Shah Saloor Bokhara
4' x 2'7"
PLEASE CONTACT US Sizes are approximate. Photographs are not necessarily exact for color.
New rugs are of the highest quality in their category and are handpicked overseas by the Bashir family.
Shah Saloor (or Salor) Bokharas are rare and very fine. They have been historically made by the Salor tribe that once lived north of the Afghan border. They are of excellent quality and are very rare to find. They are differentiated by their intricate octagonal figures containing a smaller octagon or diamond inside, flowers in the center, and multiple borders with symmetrical patterns in varied colors. Various vegetable and other natural dyes are used to produce the rug's rich colors.
This romantic pink piece, pleases the eye with the beautiful symmetry of its three intricately designed guls and triple borders. Hand-knotted in pure wool by weavers in the Himalayan foothills, it embodies the traditional aesthetic found in carpets from the Caucus region.
Bokhara is a term widely used in the West to refer to carpets and rugs made by various Turkmen tribes of Central Asia. Their history dates back centuries. The Turkomans were situated to the north of what is now called Afghanistan. During the early 1900s, the name of Bukhara, a city in Uzbekistan, was given to these rugs. The Turkomans were an industrious people who would barter their trade for food, clothing, etc. As a result, their weavings would invariably show up in bazaars (a type of market) in cities such as Bukhara, hence the name. The city did serve as a transit point for some Turkmen rugs on their way to the West. Nowadays, Bokharas are considered among the finest carpets in Afghanistan and Pakistan, distinguished by their extra fine knots and soft, silky touch. They are also popular worldwide due to their suitability to almost any space.
Bokhara carpets contain a repeating motif known as the "gul" which are commonly found on its main field in larger sizes and found on its borders in smaller sizes. A gul (also spelled as gol, göl or gül) is a medallion-like motif typically found in traditional hand-woven carpets from Central Asia, West Asia and parts of South Asia. These motifs are very ancient and animistic in origin, pre-dating Islamic and Christian times. The origin of the term is uncertain and it is disputed to this day. In Farsi, the language spoken in modern day Iran, it is said to mean "flower" or "rose". Meanwhile in the Turkish language, the term gül means a "rose" or a "roundel" or even a "lake".
The symbolism behind this motif is equally disputed. Their octagonal guls are sometimes referred to by carpet specialists as the elephant's foot in reference to the elephants that would traditionally transport Mughal Empire royalty on their journeys. Other specialists claim that they represent jewels resembling those that adorned the palace walls and crowns of Mughal royalty. This is said to be the case specifically for the Bokharas produced in Afghanistan and Pakistan which are both countries that were ruled once by the Mughal Empire at its greatest extent, in the late 17th and early 18th centuries. Some handmade carpet specialits claim that the rounder guls do not have any relation to Mughal Empire royalty but instead represent celestial bodies such as the sun, moon or stars. They also claim that the more geometric shaped guls such as the lozenge-shaped ones signify women and that when they are attached to other guls they signify women and men together joining hands. Therefore, it is left to our imagination as to the real meaning behind each variety of gul. To view more Bokhara rugs, we invite you to visit our Bokhara Collection.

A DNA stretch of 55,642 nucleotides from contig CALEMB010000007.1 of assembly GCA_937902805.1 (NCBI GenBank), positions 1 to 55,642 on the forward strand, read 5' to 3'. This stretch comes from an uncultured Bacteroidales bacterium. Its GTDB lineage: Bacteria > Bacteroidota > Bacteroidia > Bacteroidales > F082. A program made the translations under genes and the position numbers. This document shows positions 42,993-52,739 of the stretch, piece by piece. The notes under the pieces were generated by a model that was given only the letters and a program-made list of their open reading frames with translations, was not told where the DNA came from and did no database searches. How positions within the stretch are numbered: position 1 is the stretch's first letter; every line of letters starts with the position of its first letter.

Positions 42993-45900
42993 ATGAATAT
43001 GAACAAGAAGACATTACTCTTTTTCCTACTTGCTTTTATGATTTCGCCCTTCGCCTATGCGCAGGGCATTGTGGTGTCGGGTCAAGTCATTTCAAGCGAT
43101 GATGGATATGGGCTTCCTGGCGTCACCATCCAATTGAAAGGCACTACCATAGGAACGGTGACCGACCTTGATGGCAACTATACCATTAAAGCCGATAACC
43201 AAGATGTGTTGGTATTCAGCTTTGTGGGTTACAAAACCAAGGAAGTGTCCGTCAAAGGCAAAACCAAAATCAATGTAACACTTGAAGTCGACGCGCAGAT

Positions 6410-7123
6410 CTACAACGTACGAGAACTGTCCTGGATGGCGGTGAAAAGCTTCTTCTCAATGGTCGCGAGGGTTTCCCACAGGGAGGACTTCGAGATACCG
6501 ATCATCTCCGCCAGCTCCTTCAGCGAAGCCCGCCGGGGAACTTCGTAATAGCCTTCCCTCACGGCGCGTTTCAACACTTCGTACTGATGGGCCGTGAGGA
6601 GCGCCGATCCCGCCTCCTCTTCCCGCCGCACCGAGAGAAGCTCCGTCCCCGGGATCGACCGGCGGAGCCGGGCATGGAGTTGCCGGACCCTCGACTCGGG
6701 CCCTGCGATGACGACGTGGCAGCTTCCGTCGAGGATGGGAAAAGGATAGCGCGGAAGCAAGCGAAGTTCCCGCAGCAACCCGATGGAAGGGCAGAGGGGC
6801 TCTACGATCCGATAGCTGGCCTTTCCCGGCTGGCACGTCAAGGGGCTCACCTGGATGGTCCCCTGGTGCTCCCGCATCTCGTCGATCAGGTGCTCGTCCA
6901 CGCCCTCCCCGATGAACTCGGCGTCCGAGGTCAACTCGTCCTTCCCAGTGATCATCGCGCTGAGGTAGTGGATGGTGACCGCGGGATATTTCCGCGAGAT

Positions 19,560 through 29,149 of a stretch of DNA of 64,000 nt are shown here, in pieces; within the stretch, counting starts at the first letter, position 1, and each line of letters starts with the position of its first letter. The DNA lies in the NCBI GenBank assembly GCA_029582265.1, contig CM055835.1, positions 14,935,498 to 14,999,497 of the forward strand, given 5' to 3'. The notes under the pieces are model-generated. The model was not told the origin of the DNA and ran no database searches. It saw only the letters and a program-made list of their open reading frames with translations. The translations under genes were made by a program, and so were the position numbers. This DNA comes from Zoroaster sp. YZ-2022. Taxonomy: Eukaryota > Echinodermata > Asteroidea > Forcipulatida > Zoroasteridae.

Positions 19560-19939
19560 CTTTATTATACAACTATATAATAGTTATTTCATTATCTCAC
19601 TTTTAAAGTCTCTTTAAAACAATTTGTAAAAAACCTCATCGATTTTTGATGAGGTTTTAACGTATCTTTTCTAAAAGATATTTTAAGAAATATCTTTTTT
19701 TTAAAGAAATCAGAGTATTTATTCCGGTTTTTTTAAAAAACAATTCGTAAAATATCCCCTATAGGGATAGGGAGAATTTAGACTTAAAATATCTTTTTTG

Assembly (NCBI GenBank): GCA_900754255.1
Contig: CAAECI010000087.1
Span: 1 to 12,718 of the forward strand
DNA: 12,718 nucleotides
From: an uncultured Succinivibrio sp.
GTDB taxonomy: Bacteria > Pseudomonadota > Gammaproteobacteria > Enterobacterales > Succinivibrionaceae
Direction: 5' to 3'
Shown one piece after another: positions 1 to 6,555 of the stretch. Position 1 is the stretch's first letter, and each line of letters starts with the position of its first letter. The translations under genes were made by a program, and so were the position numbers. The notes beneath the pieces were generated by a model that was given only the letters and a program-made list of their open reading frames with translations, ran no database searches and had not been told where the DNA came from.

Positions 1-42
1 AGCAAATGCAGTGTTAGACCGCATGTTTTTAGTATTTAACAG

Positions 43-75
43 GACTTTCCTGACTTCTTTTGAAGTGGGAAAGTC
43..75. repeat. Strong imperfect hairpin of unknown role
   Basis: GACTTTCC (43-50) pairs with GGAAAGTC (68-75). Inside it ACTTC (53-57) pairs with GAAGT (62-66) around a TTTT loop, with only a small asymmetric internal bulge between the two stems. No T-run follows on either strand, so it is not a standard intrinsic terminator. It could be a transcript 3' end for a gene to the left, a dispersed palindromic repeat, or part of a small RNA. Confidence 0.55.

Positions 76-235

Sources and inspiration: Bérinstain, Valérie, et al. L'art du tapis dans le monde (The art of carpets in the world). Paris: Mengčs, 1996. Print.; Jerrehian Jr., Aram K.A. Oriental Rug Primer. Philadelphia: Running Press, 1980. Print.; Herbert, Janice Summers. Oriental Rugs, New York: Macmillan, 1982. Print.; Hackmack, Adolf. Chinese Carpets and Rugs, Rutland and Tokyo: Tuttle, 1980. Print. ; De Moubray, Amicia, and David Black. Carpets for the home, London: Laurence King Publishing, 1999. Print.; Jacobsen, Charles. Oriental Rugs A Complete Guide, Rutland and Tokyo: Tuttle, 1962. Print.; Bashir, S. (n.d.). Personal interview.; Web site sources and dates of consultation vary (to be confirmed). Without prejudice to official usage.